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Lessons from the Rattus rattus of the Bird World

by Miyoko Chu
Illustration by John Schmitt

BirdScope takes a look at the controversial House Sparrow

In 1964, ornithologist Joe Marshall wrote of the House Sparrow, “This loud and messy bird shares with two other species, Rattus rattus and Homo sapiens, traits which make the three of them a blight upon the earth: omnivorous food habits, the ability to colonize every corner of the world, and an inordinate capacity to procreate—in geometric progression.” Marshall conceded that House Sparrows do have “estimable qualities, particularly of intellect.” For example, he said, they “quickly learn to associate an opening door with the impending volley of a slingshot.”

Because BirdScope has received many inquiries about House Sparrows, we have decided to present a special forum in this issue. Lab staff, citizen-science participants, and British and American scientists share their views about this tenacious species, including what we should do about them and why we should pay attention.

The trouble with House Sparrows in North America began in the 1850s when they were sought as the solution to eradicating insect pests such as cankerworms and dropworms, and to alleviate the homesickness of European immigrants who longed for familiar birds. They were first successfully released in Brooklyn, New York, in 1853, then were independently introduced to some 100 other cities in subsequent years. By 1886, they had spread across one million square miles of the United States. By 1905, they had settled nearly the entire country and had become firmly established as urban nuisances and agricultural pests themselves.

Few birds rile up bird lovers as much as House Sparrows. They compete with native songbirds for food and nest sites and put us in the uncomfortable position of vilifying them because they don’t belong where humans put them in the first place. Letters from our citizen-science participants show that some nest-box monitors have no qualms about dispatching House Sparrows that kill or displace native birds, whereas others find it difficult to harm any bird, even an invasive species. “The issue of how to deal with House Sparrows is filled with controversy and emotion,” says Tina Phillips, project leader of The Birdhouse Network. “What’s important is for people to be educated about the consequences of allowing House Sparrows to breed in nest boxes. They need to make informed personal choices about what to do.”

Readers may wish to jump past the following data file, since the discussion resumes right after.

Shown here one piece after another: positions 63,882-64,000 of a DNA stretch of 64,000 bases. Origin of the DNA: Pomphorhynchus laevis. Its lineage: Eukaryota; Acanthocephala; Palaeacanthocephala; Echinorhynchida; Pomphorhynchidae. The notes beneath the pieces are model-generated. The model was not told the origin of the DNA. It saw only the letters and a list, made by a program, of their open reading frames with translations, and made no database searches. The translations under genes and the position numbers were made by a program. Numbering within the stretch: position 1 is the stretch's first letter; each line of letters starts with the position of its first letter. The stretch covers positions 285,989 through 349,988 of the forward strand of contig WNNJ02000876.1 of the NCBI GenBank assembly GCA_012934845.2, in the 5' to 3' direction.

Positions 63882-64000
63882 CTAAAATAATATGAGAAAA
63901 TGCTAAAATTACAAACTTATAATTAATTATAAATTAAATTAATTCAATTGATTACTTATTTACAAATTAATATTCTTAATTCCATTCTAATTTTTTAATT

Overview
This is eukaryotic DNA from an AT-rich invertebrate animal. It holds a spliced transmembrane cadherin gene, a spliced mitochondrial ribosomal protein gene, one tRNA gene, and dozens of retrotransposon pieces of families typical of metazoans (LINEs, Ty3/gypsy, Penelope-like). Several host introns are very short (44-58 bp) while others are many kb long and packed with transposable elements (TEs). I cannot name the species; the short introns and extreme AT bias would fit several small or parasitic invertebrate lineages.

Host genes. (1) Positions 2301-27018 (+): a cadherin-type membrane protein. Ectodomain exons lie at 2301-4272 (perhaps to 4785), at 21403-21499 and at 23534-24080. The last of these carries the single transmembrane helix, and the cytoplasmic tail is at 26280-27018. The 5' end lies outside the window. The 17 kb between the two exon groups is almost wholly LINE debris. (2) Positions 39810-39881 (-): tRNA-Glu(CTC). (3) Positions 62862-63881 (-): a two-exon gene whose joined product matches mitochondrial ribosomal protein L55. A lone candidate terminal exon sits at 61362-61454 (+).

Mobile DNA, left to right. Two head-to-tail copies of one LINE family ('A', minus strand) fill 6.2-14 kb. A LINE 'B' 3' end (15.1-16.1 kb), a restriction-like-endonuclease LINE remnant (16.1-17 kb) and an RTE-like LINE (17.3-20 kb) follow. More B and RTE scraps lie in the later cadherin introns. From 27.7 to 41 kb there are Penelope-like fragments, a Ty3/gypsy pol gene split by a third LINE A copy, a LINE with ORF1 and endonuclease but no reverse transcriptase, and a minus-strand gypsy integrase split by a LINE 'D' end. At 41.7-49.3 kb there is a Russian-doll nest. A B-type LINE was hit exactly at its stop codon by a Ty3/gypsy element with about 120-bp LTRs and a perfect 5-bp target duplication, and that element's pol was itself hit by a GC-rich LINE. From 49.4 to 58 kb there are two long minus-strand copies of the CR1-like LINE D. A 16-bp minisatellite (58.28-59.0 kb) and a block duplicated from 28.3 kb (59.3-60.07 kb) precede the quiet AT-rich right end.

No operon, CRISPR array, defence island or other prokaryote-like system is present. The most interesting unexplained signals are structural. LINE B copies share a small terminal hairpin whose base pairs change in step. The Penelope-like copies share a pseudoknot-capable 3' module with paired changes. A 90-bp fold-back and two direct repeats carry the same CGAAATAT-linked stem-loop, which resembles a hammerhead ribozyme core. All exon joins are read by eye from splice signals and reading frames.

Through a different lens, University of Kentucky biologist David Westneat offers a fascinating glimpse of House Sparrows as subjects of scientific study. Melinda LaBranche, project leader of the Lab’s Urban Bird Studies, explains how urban residents can observe intriguing behaviors among House Sparrows in cities, and how House Sparrows can play an important role in connecting children with nature.

Although House Sparrows are among the most familiar birds and among the best-studied in the laboratory, birders and population biologists alike have paid them little heed until recently. In Britain, where House Sparrows are native, the species is declining. Ornithologists Humphrey Crick and Mike Toms of the British Trust for Ornithology (BTO) lament the years of data lost because monitoring programs ignored House Sparrows in the past (see page 14). The BTO has now raised more than £66,000 ($115,000) in donations to investigate why House Sparrows are declining in Britain.

Meanwhile, scientists in the United States know little about what regulates House Sparrow numbers in urban and rural areas or about the impact of House Sparrows on native songbird populations. Data from Project FeederWatch show declines in the numbers of House Sparrows at feeders since 1989. Urban Bird Studies is collecting data on House Sparrows and other urban birds, and The Birdhouse Network is taking a look at House Sparrows as nest-box competitors. Birders who encounter House Sparrows can submit their counts to eBird, an online checklist program maintained by the Lab and Audubon. These data will become part of a long-term permanent record that scientists and educators can use in future years to understand population trends of invasive species and their impact on native birds.

Ken Rosenberg, the Lab’s director of Conservation Science and a renowned birder, sometimes encounters local birders who are surprised to find him counting starlings and House Sparrows for eBird, along with native birds. “I explain that it’s important to monitor nonnative species,” Rosenberg says. “You never know when these numbers may be critical for documenting effects on native birds.”

We may not like House Sparrows, or want them, but here they are. As we deal with them, we can take a close look and learn what they have to tell us.

Miyoko Chu, Editor

This article originally appeared in the Winter 2004 issue of BirdScope.

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